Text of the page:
What TV Taught Me About Wedding Speeches

Working in telly for 15 years taught me a few things…

  • The ‘green room’ always has free alcohol.
  • The sets are shabbier than they look on screen.
  • The BBC canteen does good bacon rolls.
  • Some presenters are decent human beings (see Christine Bleakly, Adrian Chiles and that dancer off Strictly).
  • And one ‘lovely’ presenting duo aren’t very lovely at all.

But getting back to wedding speeches…

Write for your Audience

Whether it was prime time comedy shows I was producing or light-weight fluff like The One Show, I learnt to write for my audience. My natural humour might be on the Scottish sarcasm scale but that wouldn’t really cut it when I was directing a film with Dan Snow about the latest archaeology dig. Then, I was on my best behaviour and trying my best to get excited about finding an old spoon.

Of course, audiences expect different things at different times and it’s the role of any wedding speaker to adjust accordingly. Yes, be yourself, but only to a degree.

Never Underestimate Your Audience

After producing the same TV show for six months it’s tempting to think ‘that will do’ occasionally but when you’re a freelance scriptwriter and the ratings come in overnight, you know that’s not an option. Audiences recognise lazy writing. In wedding terms, they can sniff out if you’ve used a free template and can only moan when they hear the usual old jokes. Remember if you’ve heard the humour before, so has everyone else.

Tell a Story

This is key. Whether I was writing a topical comedy piece for David Mitchel, a consumer item for Martin Lewis or just trying to make Sharon Osbourne sound lucid, my script would always tell a story. Sometimes the story would be a 30 min programme, sometimes a 3 min item within a show  Рwhatever, it had to engage people from the start, keep them hooked and end in a climax.

In wedding speech terms, you need to think about a theme before you start writing anything. Rather than just trying to connect a series of thank yous and ‘to dos’, think about the story you want to tell first, and then fit them in accordingly. Read more about themes on our Speech Advice pages.

Shorter is Sweeter

Everything is better shorter (insert anatomy joke of choice). Stories are better succinct and jokes are 100 times better the punchier they are. (Ironically it was Adrian Chiles who taught me that, who despite his presenting career suggesting otherwise, is surprisingly funny and not actually that grumpy.)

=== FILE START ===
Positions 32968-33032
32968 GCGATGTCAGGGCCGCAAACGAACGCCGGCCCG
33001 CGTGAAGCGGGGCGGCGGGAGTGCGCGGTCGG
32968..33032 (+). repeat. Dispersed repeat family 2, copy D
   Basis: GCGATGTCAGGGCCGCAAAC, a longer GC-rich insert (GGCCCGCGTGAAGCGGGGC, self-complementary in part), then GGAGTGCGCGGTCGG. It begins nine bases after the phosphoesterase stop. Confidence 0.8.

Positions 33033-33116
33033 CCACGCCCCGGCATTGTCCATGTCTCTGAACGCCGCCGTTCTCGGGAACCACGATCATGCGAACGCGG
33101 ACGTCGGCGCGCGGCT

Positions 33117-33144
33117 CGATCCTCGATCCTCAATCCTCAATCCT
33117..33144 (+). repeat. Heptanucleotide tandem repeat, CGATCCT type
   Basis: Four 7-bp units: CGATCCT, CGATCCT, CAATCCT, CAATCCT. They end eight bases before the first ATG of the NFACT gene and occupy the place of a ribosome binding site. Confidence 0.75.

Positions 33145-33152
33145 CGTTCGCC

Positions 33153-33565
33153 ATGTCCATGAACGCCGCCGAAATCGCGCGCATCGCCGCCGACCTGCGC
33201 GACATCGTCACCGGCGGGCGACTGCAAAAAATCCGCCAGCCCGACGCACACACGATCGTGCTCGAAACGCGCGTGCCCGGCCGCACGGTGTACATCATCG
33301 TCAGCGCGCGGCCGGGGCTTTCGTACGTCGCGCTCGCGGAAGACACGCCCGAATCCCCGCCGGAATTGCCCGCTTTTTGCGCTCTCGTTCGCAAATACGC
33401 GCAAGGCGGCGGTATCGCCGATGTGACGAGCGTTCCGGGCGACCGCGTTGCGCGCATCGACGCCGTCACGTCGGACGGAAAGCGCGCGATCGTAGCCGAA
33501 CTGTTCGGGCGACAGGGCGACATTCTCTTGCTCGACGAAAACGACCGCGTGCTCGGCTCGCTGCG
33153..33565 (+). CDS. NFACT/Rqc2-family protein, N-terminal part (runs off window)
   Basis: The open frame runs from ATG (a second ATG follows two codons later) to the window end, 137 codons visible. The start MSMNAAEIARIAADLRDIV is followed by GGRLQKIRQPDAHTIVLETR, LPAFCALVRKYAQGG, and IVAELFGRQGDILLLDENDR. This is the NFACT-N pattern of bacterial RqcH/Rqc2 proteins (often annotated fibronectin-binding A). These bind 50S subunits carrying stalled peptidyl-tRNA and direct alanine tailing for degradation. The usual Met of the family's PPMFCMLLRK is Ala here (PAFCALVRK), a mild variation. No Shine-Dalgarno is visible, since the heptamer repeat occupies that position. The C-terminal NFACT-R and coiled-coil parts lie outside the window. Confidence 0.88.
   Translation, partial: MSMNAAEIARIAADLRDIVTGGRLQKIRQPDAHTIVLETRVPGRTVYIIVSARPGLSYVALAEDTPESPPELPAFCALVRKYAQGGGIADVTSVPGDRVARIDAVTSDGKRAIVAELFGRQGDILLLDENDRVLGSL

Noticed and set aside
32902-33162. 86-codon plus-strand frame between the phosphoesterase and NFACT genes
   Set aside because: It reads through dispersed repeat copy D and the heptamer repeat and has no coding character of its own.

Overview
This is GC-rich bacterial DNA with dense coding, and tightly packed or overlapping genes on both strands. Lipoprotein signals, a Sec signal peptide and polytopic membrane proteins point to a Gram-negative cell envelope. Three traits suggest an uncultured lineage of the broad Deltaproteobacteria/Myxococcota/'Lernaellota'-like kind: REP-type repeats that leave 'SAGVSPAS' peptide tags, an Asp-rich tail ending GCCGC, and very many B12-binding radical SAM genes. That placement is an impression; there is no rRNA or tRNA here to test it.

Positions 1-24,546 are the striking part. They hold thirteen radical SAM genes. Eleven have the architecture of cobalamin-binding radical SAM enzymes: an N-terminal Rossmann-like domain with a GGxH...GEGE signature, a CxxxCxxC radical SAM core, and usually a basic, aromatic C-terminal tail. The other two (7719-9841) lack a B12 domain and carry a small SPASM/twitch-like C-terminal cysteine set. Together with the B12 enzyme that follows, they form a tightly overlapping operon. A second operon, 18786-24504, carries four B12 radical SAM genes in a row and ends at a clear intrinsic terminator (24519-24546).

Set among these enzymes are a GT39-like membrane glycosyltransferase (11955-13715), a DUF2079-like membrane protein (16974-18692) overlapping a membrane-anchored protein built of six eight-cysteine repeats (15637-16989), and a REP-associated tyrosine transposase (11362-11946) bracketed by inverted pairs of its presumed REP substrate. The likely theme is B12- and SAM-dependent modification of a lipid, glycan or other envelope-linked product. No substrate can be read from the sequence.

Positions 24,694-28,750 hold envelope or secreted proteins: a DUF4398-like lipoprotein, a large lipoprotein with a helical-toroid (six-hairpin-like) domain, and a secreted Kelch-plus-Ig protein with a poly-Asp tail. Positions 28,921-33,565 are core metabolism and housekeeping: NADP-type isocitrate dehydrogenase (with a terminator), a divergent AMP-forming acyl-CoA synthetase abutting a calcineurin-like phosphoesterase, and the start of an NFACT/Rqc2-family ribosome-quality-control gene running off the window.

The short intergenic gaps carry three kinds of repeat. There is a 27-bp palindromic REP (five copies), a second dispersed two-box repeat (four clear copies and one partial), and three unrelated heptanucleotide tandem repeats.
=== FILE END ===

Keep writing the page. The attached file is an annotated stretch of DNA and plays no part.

When it comes to wedding speeches, once I write a first draft I always challenge myself to cut it down by a third. It’s amazing how much waffle can lurk in there. As Earnest Hemingway said ‘the first draft of anything is shit’.

You Have Less Time Than You Think

Yes, even when I was working on daily shows, when I knew I had less than 24 hours to write the script, order the props, brief the presenters and fit in a loo break, I’d still think I had loads of time. I’d start my day by looking through the papers, waiting to be creatively inspired and well basically buggering around. This does not help.

The key to ‘divine inspiration’ is getting on with it. Only once you properly engage in writing your speech (googling advice doesn’t count I’m afraid) will the creative part of your noggin kick in. So start now. It doesn’t matter if the wedding’s still three months away, if new events happen you can add them in. The fact you’ve started will, however, mean that over the next few months you’ll notice more great content.

Everyone's Different

Yes even presenters. They come in all shapes and sizes (though generally smaller than they seem on screen). There’s good ones, fun ones, grumpy ones, inapt ones, really inspiring ones, ones you quite fancy and even ones who become your friend and help you get into swanky clubs where you can’t actually afford to buy a drink but the loos are really nice.

Whether it was Mel Giedroyc or Richard Hammond I was working with, it was important to appreciate their personal style and work around it. Some on screen talent had the power to make a pencil seem exciting, others liked to ad lib, others had photographic memories. Writing for them meant understanding their skills and exploiting those strengths.

Becoming a wedding speech writer has made me appreciate even more how different people are. I love getting to know the clients I work with and making sure the speech reflects the person they are and the couple they’re celebrating. It’s kind of obvious but no two people are the same so why should their speeches be?

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